I am not a big fan of surprises. In my ideal world things are tidy and predictable. I do well with routine. I am a creature of habit. Being on time and sticking to a schedule are the hidden neglected fruit of the Spirit. If my slippers are not in precisely the same place when my feet hit the ground every morning, my entire day may be thrown off kilter.
But I know life seldom follows reliable patterns. The unexpected is as routine in life as the fixed patterns that unfold in the same way day after day.
When Mary Magdalene came to the tomb following Jesus’ burial, it is hard to know exactly what she was expecting to find.
In Matthew’s account of the events following Jesus’ death we learn that the day after Jesus burial,
the chief priests and the Pharisees gathered before Pilate and said, “Sir, we remember what that impostor said while he was still alive, ‘After three days I will rise again.’ Therefore command the tomb to be made secure until the third day; otherwise his disciples may go and steal him away, and tell the people, ‘He has been raised from the dead,’ and the last deception would be worse than the first.” Pilate said to them, “You have a guard of soldiers; go, make it as secure as you can.” So they went with the guard and made the tomb secure by sealing the stone. (Matthew 27:62-66)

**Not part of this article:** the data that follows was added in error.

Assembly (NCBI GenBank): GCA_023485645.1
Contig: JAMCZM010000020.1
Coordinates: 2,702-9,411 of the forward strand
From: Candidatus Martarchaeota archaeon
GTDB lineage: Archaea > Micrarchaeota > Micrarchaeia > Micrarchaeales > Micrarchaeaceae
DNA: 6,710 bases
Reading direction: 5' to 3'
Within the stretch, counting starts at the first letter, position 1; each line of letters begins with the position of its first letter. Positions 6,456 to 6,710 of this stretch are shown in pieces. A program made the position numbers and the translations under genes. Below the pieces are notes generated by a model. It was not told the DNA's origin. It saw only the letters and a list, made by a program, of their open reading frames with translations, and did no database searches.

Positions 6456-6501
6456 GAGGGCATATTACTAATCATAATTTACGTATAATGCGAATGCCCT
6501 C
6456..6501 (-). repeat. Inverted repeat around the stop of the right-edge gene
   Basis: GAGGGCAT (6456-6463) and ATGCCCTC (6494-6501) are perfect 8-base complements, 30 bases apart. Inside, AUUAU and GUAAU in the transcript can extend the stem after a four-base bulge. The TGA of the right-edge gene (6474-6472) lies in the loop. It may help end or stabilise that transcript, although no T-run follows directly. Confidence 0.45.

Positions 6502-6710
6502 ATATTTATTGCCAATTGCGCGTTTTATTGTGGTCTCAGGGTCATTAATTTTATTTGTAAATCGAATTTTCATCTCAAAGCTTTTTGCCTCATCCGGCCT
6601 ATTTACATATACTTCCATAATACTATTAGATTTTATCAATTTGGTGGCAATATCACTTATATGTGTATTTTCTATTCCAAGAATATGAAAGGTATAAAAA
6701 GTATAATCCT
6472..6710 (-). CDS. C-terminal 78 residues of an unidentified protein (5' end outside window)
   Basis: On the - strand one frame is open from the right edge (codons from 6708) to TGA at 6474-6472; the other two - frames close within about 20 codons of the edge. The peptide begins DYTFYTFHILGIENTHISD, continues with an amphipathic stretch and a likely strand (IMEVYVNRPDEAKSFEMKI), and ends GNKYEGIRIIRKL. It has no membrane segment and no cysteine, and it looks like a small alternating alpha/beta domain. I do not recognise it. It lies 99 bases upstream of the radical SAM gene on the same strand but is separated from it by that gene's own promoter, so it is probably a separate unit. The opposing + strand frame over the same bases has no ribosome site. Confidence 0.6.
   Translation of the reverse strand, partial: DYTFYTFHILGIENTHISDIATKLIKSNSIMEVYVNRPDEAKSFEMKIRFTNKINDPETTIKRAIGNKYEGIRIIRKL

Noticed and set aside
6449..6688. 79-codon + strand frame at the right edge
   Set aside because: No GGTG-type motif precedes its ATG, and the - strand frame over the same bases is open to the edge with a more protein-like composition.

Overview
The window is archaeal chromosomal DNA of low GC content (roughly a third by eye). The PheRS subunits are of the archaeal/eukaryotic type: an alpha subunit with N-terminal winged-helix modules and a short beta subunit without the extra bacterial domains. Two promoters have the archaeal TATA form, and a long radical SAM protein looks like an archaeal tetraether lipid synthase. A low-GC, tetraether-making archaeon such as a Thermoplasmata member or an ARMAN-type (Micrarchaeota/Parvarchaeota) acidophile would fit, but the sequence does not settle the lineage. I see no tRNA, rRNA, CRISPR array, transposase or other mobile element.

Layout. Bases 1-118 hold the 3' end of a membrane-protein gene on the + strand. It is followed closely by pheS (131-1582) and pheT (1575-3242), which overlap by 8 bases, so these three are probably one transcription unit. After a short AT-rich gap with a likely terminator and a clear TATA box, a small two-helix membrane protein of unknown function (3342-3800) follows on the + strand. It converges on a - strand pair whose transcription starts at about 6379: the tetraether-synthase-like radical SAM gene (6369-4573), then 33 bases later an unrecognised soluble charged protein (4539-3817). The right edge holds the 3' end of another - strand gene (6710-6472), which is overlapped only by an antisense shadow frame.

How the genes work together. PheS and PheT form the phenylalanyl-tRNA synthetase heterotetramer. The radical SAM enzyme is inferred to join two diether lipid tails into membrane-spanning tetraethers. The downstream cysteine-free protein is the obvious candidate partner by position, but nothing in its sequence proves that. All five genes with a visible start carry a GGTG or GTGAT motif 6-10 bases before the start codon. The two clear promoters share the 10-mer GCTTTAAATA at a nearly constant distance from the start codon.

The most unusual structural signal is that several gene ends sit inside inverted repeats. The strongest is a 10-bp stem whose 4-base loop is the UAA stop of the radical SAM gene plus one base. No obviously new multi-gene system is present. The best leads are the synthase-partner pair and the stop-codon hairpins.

The tomb in which Jesus’ body had been placed would have been a cave hewn out rock, high enough to stand up in, long enough to lay a body flat. At the base of the entrance to the tomb a notch was carved in the stone and a large heavy boulder rolled into place across the entrance making it virtually impossible to dislodge by any human force. Body snatchers were going to have a difficult job removing Jesus’ final remains, even without a seal and a guard in place.
The people in power did not want any surprises. They had made sure everyone knew that this troublesome preacher from Galilee was dead and that this was the end of his story. There is no second chapter after a tomb, no room for light, no window of hope.
So, whatever Mary was expecting when she entered the garden to view the tomb where Jesus’ final remains had been lain, it is unlikely she expected what she found when she arrived,
and saw that the stone had been removed from the tomb. (John 20:1b)
All week, leading up to Easter in Jerusalem, there were forces of destiny, political intrigue, and personal psychology swirling around Jesus, powers no one could ever hope to confine or control.
Life seldom turns out exactly as we expect. There are forces at work in our lives that we know almost nothing about and over which we have almost no control.
If we cannot learn to live with the limitations of our power, the journey to Easter is going to be torturous.
My determination that life should meet my expectations leads to countless frustrations and endless pain. When I demand that all the stones be in their place, I risk missing the message the tomb may have for me when the stone has been rolled away.